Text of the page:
We use cookies to ensure we give you the best experience of our website. By accepting, you agree to the use of cookies as described in our privacy policy.

Tips to Ensure that the PhD Journey isn't Lonesome

Tips to Ensure that the PhD Journey isn't Lonesome

The PhD journey is often said to be lonesome. For those starting the journey or planning to, I can assure you that this is not an exaggeration. Part of making the PhD journey a meaningful one is to connect with others. Here are my top three tips for ensuring that your PhD journey isn’t a lonesome one.

1. Participate in activities for doctoral students

Usually, there are activities organised for doctoral students, whether at the university or faculty level. At my university, such activities include regular writing workshops, topical seminars and social lunches. My experience is that while many PhD students are often holed up in their offices, they do attend these activities, especially when the topic is a practical one for their study. 

If you keep saying you don’t have time for other things apart from studying, think about how these activities will enhance your research. Plan your time well so that you can make time to broaden your perspective, and at the same time, meet other people.

2. Network

When you attend an event or participate in an activity, do you meet new people? Or do you gravitate towards people you already know? If you do the latter, I guarantee you that your circle of friends will remain as small as it started!

I believe that networking, or making new contacts, is important for a PhD student. Knowing fellow PhD students from your faculty is important, but so is getting to know students from other faculties, and also people who are not PhD students. Establishing a network of contacts is especially important in New Zealand where careers are built on networks and relationships.

For me, knowing people from different disciplines and areas of work helped me to understand the university better. At times, they also provided different perspectives on an issue I was looking at.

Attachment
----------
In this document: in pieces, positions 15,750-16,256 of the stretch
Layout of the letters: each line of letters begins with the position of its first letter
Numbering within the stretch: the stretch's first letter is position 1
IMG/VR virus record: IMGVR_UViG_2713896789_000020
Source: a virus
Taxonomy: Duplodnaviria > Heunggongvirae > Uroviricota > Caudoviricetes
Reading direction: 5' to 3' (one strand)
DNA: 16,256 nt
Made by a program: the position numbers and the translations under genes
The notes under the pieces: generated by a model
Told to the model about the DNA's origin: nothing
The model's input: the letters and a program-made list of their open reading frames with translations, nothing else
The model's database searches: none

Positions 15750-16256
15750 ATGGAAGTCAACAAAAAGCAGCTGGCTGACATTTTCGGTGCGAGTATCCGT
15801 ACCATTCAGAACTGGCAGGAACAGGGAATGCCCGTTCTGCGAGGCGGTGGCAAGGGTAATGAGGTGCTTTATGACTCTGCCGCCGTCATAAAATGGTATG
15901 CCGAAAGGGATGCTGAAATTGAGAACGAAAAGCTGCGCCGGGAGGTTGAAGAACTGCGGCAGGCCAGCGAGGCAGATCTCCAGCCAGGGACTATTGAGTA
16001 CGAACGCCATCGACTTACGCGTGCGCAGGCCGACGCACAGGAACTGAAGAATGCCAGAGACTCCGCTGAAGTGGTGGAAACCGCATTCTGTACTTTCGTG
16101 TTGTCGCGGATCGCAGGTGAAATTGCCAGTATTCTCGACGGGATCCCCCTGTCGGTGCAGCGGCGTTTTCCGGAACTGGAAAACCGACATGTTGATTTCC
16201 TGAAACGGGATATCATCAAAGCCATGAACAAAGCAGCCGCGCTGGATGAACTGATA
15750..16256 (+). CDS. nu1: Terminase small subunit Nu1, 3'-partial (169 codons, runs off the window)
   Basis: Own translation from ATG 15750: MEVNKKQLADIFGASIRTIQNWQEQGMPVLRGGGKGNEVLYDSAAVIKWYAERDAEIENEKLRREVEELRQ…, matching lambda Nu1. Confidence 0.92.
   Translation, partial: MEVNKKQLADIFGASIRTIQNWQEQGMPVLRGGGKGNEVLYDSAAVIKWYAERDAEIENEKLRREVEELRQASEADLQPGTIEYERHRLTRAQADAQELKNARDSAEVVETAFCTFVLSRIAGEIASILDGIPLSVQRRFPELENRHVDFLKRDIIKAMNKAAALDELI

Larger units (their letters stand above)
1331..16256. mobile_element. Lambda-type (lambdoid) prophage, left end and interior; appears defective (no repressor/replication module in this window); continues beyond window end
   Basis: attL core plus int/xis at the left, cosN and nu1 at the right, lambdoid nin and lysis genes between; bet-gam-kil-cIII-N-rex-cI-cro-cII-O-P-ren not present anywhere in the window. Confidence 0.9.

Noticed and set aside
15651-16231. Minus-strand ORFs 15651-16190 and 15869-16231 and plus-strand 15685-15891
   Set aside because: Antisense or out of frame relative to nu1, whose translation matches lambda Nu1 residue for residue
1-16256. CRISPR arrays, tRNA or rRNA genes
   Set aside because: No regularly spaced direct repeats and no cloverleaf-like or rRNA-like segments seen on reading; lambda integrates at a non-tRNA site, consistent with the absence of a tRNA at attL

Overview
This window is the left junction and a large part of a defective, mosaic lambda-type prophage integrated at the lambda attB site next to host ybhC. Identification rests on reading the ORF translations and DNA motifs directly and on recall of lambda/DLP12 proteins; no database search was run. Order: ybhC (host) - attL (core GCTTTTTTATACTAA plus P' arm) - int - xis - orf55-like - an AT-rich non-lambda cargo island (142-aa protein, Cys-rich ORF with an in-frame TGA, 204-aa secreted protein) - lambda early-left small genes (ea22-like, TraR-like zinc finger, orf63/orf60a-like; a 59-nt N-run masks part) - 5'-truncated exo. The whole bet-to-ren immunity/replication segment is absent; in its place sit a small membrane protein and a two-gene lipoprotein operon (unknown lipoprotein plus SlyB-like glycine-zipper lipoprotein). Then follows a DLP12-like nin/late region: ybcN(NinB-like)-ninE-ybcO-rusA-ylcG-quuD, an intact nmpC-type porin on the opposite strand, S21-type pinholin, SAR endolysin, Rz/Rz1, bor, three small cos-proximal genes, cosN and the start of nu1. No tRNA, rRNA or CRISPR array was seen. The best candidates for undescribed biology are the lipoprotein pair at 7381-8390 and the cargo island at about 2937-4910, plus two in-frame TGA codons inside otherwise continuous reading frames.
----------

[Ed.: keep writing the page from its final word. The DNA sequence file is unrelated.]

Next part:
Photo collage of PhD student in NZ

3. Make it happen

If you find that there aren’t many activities to join in the first place, or any chance for networking, then here’s your opportunity to create them. If there’s a student association for doctoral or postgraduate students, why not join the committee and help organise activities that other students will find useful? Or perhaps speak to a staff member at your faculty who oversees PhD students? Perhaps make suggestions on how the faculty can help integrate PhD students better?

Personally, I have done both. I am a fairly sociable and outgoing person, and yet, I felt isolated and disconnected when I started my PhD, especially in the first few months. While there were several activities happening on campus and at my faulty, I felt more could be done to foster a sense of belonging for PhD students. I now actively advocate for, and contribute to, a community of doctoral students. 

Conclusion

Don’t believe that you are meant to be on the PhD journey alone. Whether or not you are an extrovert or introvert, having meaningful relationships with peers and others is an important aspect of your scholarly pursuit, as well as part of a well-balanced life.

Screen Shot 2015 09 30 at 5.35.33 PM

By Sherrie LeeSingaporean PhD student

Updated 3 years ago

Sherrie is a PhD student and emergent scholar at Waikato University interested in language, literacy and identity. She is a tech-savvy multi-tasker, tea-drinker and mum who is interested in sharing her musings on teaching and research. Visit Sherrie's blog at https://teachersherrie.wordpress.com/

*Views expressed are the blogger's own
Share this article

Keep in touch. Don't miss out on the latest posts.

Subscribe to Blog

Stay in touch

For personalised tips and tools for studying in New Zealand.

Please complete all of the fields below.

Please enter a valid email address.

Please enter a first name.

Please enter a last name.

Please select a country.

Please select a valid date (MM/YYYY).

I consent to Immigration New Zealand disclosing to Education New Zealand the existence, status and outcome of any visa application I submit, for use in accordance with, and for the purposes set out in, Education New Zealand’s Privacy Policy which I have read and understood. The results Education New Zealand receives may also include visa decisions pre/post the student visa application (such as a work visa post study). This will enable us to provide a more personalised digital experience and undertake research and analytical studies associated with our functions.

You can unsubscribe at any time By submitting this form I agree to Education New Zealand Privacy Policy, and to receive updates and marketing communications about their services, promotions, special offers, new and events.

Thanks for subscribing

Close
Tohu icon

Kia ora! Get answers to your questions about studying in New Zealand

Learn More